Tough Choices by Pat Conrad MD

The hilariously named Affordable Care Act is working exactly as intended.  It is collapsing, leaving an even worse sinkhole into which a fearful public, hyperventilated celebrity/media class, and gullible Republicans are diving.   We are – and I really hope I’m wrong – accelerating toward the dreamed of/dreaded “single-payer” system.  I’m not wrong.

We couldn’t afford the ACA.  We can’t afford the replacement AHCA even if it gets passed.  The states cannot afford Medicaid and its ever-expanding rolls.  We never could afford Medicare, even before the Baby Boomers began to belly up to the trough.

When sitting around with family, friends, or coworkers and this topic comes up, someone will often bring up single-payer, and how wonderful it was in this or that country they lived in for a couple of years.  I hear plenty of arguments that health care is a right, and that if you the taxpayer don’t provide a basic level of care, then there will be “people dying in the streets,” which is to say, you killed them.  I’m told that I can’t disallow this person, or that, for respectively good reasons.  So we don’t say “no” to anyone?

I don’t like the intellectual dishonesty in our profession, and the ignorance of the lay public that claims we can do it all for all, and a mythical “somebody” needs to settle the bill.  So let’s do a little thought experiment, and here is the premise:  you cannot afford to do everything for everyone, not even if you confiscate all the wealth from all the wealthy, and raze Wall Street.  Unrestrained demand will continue to lead to shortages, which will lead to rationing.  If you don’t accept this premise, then you are as loopy as a moon bat drinking fermented papaya juice, and there is no point in arguing with you.

If you do accept this premise, then *POOF*, you now have single-payer.

Consider the following patients:

  1. 60-year-old female with end-stage COPD.
  2. 27-gestational week preemie male.
  3. 45 year-old non-compliant male with uncontrolled Type II diabetes, hyperlipidemia, and multi-vessel coronary disease, recurrently admitted for chest pain.
  4. 26 year-old female graduate student, otherwise healthy, with a positive PAP.
  5. 39 year-old schizophrenic with poly-substance abuse.
  6. 98 year old female, nursing home patient, with multi-infarct dementia, bed-bound, with advanced contractures.
  7. 56 year-old male with hypertension and Stage IV prostate cancer.
  8.  45 year-old female with hypertension, and advanced renal insufficiency, referred for dialysis.
  9. 38 year-old wheelchair dependent male, morbidly obese, BMI > 40, referred for gastric bypass.
  10. 39 year old female with Stage III breast cancer.
  11. 82 year old male with hypertension, otherwise healthy, needing primary care.

These are all patients that I have seen and so have you.  They all genuinely need care, entail different levels of expense, and have different prognoses.  Under single-payer, the taxpayers through their representatives have to make relative value judgments regarding each case, each life.  This is not some half-baked med school ethics problem, as we cannot afford to give complete care for each of them.  We can give substandard care to several of them, or simply deny coverage to one of them.  That is what single-payer means, worse still than the shambles that is the current government-skewed mess.  Who should we pick?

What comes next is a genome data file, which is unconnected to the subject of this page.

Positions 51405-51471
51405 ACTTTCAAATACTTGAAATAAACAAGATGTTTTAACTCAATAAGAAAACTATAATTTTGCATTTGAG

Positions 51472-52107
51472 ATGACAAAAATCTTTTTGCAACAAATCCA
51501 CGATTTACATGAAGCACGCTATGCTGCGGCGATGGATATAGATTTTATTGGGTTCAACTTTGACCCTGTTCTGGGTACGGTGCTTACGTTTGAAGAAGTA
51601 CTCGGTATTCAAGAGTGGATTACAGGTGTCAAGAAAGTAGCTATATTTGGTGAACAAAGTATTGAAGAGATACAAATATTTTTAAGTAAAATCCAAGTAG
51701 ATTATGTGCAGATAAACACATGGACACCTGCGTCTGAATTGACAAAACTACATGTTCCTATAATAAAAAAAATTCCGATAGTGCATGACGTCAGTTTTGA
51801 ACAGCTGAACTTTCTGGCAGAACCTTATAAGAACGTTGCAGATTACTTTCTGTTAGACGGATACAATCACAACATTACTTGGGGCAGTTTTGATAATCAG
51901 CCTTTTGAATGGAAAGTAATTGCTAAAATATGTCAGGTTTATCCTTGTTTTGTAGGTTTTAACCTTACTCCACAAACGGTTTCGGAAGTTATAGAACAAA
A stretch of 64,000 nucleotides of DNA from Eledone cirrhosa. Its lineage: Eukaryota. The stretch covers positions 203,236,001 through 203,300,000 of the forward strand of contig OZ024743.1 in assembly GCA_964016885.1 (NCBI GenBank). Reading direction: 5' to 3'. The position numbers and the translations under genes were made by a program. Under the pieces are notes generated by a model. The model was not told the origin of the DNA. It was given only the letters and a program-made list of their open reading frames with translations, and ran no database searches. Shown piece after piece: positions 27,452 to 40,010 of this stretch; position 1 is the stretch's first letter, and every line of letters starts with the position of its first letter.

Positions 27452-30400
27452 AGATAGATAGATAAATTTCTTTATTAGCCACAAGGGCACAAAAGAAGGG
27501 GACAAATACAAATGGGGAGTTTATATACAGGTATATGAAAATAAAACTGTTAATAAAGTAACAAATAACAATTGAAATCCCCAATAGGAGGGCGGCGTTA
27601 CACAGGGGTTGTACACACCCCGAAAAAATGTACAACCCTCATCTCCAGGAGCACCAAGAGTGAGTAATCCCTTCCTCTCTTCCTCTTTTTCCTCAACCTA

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  3 comments for “Tough Choices by Pat Conrad MD

  1. politovski
    May 15, 2017 at 12:21 pm

    perhaps another thought experiment for your consideration: we have x number of citizens, and y amount of resources for health care. therefore, if evenly distributed, everyone gets y/x. however, x is constantly increasing and y is a finite number, and therefore we cannot logically have everyone getting unlimited care. rationing is a necessity, as logically we cannot do otherwise. we ration now, but we have people who have a profit motive making the decisions in how to ration, and please be honest and try not to kid yourselves as to what is really going on. we ration stupidly. we pay insurance to pay middlemen to live lavishly, and offer unlimited care to end stage disease. for those of us that believe in a fiscally conservative approach, choices will need to be made. i think that end stage diseases should get hospice, no maximal care, as it does no good and only harms the patient and spends resources needlessly. i agree with the premise of eliminating insurances from the game. i would also like to see prices standardized as they are in japan. perhaps then we will see some change.

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  2. Fred Powell
    May 15, 2017 at 7:54 am

    Good article. I have found myself lately thinking that single payer would be better than having all these rat bastard insurance companies. I cannot even get medicare rates out of them. At least then I’d be getting medicare rates to see patients, and I have to admit, I will not feel sorry for the insurance companies that have taken advantage of us all for years.

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  3. Thomas Guastavino
    May 15, 2017 at 7:12 am

    Whenever there is chaos it is usually the complacent that takes the biggest hit. Whatever “health care system” emerges we have to make sure it is not us who take that hit and that means union.

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